The Lakota Tribes: The Battle Of The Little Bighorn

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The Battle of the Little Bighorn fought among the ridges, steep bluffs, and ravines of the Little Bighorn River, in south central Montana on June 25-26, 1876. The tribes were the Lakota Sioux, Northern Cheyenne, and Arapaho tribes, battling men of the 7th Regiment of the U.S. Cavalry. In 1868, many Lakota leaders agreed to a treaty that created a large reservation in the western half of present day South Dakota. . Lakota leaders such as Sitting Bull and Crazy Horse rejected the reservation system. Roving bands who did not want to give up their nomadic ways and hunting grounds did not honor this treaty, and moved about the areas outside of the reservation this put them in contact with settlers and enemy tribes outside the treaty boundaries.
Tension between the U.S. and the Lakota escalated in 1874, when Lt. Col. George Armstrong Custer was ordered to make an exploration of the Black Hills inside the boundary of the Great Sioux Reservation. This exploration was to locate future sites for military posts, natural resources and map the area. Geologists discovered deposits of gold during this time and word of this brought an invasion of miners and entrepreneurs to the Black Hills in direct violation of the Treaty of 1868. The U.S. negotiated with the Lakota on a purchase price for the Black Hill’s but was rejected. The winter of 1875 the Commissioner of Indian Affairs issued an ultimatum requiring all Sioux to report to a reservation by January 31, 1876. This ultimatum was ignored by the tribes, at this moment it was turned over to be handled by the military. It was the militaries assumption that the Indians would flee to the reservations and the few Indians who were encountered would be dealt with swiftly by a superior force.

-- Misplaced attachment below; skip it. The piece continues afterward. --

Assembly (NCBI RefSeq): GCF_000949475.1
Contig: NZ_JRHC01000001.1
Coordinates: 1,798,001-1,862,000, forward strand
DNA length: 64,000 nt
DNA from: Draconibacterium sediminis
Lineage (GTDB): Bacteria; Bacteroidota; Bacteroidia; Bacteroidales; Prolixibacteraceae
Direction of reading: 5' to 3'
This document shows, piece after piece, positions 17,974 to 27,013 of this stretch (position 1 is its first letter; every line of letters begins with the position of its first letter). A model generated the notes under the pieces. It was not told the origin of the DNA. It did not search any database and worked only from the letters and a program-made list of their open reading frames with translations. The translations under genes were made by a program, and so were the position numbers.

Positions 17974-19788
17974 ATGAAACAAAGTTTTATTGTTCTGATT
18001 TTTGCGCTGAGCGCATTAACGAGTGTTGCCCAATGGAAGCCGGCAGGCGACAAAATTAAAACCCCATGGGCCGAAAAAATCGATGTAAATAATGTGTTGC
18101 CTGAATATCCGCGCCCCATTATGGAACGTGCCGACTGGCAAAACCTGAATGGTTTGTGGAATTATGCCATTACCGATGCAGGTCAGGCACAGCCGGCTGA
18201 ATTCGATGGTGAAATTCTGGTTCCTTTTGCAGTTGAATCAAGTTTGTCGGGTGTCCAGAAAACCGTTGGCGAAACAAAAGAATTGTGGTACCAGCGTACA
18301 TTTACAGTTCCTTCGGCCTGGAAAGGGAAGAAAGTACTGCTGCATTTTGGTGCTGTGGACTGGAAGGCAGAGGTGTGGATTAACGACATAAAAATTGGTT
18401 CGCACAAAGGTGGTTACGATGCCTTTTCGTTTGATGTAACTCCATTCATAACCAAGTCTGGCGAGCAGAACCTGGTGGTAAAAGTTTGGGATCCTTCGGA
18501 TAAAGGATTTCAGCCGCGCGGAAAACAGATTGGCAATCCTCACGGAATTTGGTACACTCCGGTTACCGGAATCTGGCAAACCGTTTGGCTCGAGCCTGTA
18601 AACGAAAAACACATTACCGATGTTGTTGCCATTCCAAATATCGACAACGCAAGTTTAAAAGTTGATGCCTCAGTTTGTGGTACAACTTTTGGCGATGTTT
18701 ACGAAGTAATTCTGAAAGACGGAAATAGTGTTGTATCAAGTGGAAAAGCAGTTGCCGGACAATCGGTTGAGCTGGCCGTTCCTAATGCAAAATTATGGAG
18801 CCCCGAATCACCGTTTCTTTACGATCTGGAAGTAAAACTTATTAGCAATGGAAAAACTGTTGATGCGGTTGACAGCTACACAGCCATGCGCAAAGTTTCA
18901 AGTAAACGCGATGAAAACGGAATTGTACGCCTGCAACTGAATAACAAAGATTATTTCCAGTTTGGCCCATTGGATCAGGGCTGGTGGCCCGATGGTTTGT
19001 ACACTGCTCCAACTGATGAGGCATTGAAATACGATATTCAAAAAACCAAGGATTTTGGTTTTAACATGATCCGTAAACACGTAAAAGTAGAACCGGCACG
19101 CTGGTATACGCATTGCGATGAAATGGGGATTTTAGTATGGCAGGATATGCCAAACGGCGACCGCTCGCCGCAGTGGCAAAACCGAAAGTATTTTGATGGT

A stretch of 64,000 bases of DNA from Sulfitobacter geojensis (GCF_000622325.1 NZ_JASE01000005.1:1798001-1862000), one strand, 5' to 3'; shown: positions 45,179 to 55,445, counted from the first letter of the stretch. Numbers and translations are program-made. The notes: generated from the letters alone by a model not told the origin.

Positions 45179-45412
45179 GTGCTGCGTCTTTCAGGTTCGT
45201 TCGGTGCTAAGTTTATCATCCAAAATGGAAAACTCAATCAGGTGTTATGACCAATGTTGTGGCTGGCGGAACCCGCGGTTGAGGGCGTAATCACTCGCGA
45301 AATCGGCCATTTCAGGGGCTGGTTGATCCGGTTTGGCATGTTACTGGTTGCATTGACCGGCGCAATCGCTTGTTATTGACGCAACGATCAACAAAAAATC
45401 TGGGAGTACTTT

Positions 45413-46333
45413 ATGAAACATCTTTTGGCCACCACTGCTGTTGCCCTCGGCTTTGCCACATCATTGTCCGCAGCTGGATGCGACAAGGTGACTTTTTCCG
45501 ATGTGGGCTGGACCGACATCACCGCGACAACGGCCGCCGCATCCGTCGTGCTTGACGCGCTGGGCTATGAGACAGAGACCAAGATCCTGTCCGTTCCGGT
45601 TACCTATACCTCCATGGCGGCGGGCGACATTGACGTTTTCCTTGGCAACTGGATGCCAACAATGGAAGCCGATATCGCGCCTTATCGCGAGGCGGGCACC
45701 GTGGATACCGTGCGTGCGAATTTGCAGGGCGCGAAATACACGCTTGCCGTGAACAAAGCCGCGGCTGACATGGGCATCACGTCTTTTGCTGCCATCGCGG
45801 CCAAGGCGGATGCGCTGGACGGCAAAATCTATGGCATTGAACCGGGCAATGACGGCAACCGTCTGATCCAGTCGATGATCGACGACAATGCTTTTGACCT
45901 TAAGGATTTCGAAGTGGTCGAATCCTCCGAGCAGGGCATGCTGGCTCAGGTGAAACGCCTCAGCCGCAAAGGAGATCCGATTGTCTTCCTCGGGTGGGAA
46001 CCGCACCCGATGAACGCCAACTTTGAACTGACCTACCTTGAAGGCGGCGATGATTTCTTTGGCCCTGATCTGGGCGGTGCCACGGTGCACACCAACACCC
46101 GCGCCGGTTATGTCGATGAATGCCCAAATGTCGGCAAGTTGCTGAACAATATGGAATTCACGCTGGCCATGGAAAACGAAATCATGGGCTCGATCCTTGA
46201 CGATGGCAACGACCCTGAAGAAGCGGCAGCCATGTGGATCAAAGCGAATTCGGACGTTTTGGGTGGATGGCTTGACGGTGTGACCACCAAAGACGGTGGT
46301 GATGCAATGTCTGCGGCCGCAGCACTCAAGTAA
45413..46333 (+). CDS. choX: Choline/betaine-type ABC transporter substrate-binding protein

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...“hostiles” from various tribes surrendered and the Black Hill’s were taken by the U.S. government with no compensation to any tribes. Indians would be forced on reservations once able to provide for themselves, now they were dependent on the government. Long term effects were a hatred of the Indians that was fueled by the government.
Key to the victory by Sitting Bull and Crazy Horse was brought about by a failure of the military. Orders were not obeyed, during an investigation of the battle distortions and untruths told by Reno and Benteen about the Battle of the Little Bighorn are so many and so obvious that almost everything they said about it becomes suspect. Custer’s mistake was dividing his forces in the face of a numerically superior Indian force. Reasoning for this was stopping the Indians from fleeing; this could not have been farther from the truth.
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